Audiences didn't care about the critical panning…imagine that.  They liked the show's running themes of revenge, decadent living, and handsome young men and lovely young women living in all kinds of sin.  Larry Hagman, who had achieved fame years earlier on I Dream of Jeanie, became an even bigger star by becoming the bad guy America loved to hate.  Patrick Duffy went from The Man From Atlantis into the role of the brother everybody loved.  Victoria Principal…well, she re-defined prime time beauty for me when my beloved Wonder Woman was no more. 

As the turbulent 70s gave way to the prosperous 80s, Dallas became the first weekly foray into the lifestyles of the rich and famous.  Who knows how many young entrepreneurs were born in those years wanting to be just like the Ewings?  Heck, Larry Hagman even once partly attributed the fall of the Soviet Union to the far reaching popularity of the show.  Former Soviets told him they used to watch smuggled tapes of Dallas and marvel that people in America actually lived like that!

These first two seasons laid a lot of groundwork that would anchor the show for its amazing 14 year run:  J.R.'s infidelities, Sue Ellen's alcoholism, the continual bitter conflict between J.R. and Cliff Barnes (Kercheval), who would keep the family feud alive, and even the wayward OTHER Ewing son, Gary, who would of course later be a primary character in the one Dallas spin-off show, Knots Landing. 

The show would continue to grow throughout the 80s, getting better and more popular…until, at last, like all good things, the time came to ring the curtain down.  By the time that happened, Dallas has secured a place in television history.  Reunion movies would follow, reruns would continue to attract new audiences on cable, and now, a new generation of fans can discover the decadent fun that ruled television prime time for a decade.  Dated?  A bit…but it still works.  I only wish I still had my “I Shot J.R.” T-shirt.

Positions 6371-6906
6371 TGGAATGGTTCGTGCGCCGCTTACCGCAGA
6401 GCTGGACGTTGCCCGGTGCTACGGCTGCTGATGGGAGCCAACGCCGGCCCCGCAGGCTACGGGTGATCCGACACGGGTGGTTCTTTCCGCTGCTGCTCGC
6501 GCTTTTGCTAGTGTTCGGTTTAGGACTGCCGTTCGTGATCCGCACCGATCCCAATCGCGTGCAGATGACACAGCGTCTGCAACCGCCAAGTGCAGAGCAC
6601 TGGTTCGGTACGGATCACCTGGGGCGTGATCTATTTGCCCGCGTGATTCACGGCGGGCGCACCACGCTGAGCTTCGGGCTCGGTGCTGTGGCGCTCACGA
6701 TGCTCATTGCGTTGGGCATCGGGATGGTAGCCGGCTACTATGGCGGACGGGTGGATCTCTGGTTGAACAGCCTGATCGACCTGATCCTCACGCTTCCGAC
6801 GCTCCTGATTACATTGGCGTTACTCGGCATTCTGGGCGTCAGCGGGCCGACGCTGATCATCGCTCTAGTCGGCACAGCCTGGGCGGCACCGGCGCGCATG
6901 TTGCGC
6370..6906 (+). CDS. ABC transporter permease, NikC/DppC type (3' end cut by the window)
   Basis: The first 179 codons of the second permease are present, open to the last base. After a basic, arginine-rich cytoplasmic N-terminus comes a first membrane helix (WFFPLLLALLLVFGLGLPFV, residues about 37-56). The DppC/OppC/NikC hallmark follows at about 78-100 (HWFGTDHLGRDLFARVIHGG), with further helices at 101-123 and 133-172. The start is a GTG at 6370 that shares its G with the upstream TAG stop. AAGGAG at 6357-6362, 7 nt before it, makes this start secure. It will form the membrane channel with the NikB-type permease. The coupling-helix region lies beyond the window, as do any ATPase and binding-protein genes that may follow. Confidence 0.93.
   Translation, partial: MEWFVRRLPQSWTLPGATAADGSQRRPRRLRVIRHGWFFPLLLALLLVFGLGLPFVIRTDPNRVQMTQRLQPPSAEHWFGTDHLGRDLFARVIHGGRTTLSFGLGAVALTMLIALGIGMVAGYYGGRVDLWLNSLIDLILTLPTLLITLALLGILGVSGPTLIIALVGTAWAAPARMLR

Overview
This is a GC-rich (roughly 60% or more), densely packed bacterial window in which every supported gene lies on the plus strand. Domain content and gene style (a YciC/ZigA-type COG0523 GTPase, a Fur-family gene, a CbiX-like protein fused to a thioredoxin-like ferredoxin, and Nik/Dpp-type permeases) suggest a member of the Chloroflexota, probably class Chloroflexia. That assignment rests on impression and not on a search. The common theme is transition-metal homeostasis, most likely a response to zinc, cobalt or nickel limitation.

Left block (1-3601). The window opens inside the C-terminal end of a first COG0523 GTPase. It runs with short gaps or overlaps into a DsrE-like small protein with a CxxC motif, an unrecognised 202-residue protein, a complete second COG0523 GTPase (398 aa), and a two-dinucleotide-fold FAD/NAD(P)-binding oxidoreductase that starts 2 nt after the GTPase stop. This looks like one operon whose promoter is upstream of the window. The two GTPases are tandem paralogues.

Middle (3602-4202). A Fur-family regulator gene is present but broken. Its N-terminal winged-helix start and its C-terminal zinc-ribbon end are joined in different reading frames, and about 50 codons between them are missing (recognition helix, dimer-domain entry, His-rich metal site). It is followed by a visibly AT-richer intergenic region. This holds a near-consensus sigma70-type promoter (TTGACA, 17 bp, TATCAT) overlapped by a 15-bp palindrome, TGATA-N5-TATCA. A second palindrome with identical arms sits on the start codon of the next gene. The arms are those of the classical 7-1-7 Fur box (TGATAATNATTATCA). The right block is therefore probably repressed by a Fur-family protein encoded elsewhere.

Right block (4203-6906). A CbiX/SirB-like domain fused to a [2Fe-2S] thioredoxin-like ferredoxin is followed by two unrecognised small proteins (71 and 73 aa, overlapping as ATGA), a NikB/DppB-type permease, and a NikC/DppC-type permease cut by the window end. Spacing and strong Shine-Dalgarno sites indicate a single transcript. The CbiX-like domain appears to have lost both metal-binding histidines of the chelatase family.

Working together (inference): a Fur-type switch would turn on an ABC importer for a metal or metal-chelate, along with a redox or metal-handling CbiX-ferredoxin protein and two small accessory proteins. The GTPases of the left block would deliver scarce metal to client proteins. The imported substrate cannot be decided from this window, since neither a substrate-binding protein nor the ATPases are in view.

BONUS TRIVIA:  Take note of the snow in “Winds of Vengeance”…it was the last time viewers ever saw it at Southfork Ranch!

Video ***

Not all classic TV shows have held up well, but Dallas seems fairly well cared for in its old age.  These episodes showcase mostly good coloring and detail with only a bit of grain evident here and there to belie how long ago these shows were made…that and the youthful appearance of most of the cast members!

Audio **

For mono soundtracks from a late 70s run of TV shows, the audio is perfectly adequate…neither more nor less than what you would expect.

Features **1/2

Two big “Ewing Extras” are included, starting with some episode commentaries with creator David Jacobs and stars Larry Hagman and Charlene Tilton.  Also featured is Soapnet's November 23, 2003 cast reunion special with Patrick Duffy, Larry Hagman, Linda Gray and Charlene Tilton.


The not-so-humble beginnings of the Ewing clan are now preserved on disc for all time with the emergence of the first two seasons of Dallas.  Original fans are going to love revisiting this classic prime time soap, and new fans will get to see what they missed out on if they were born too late.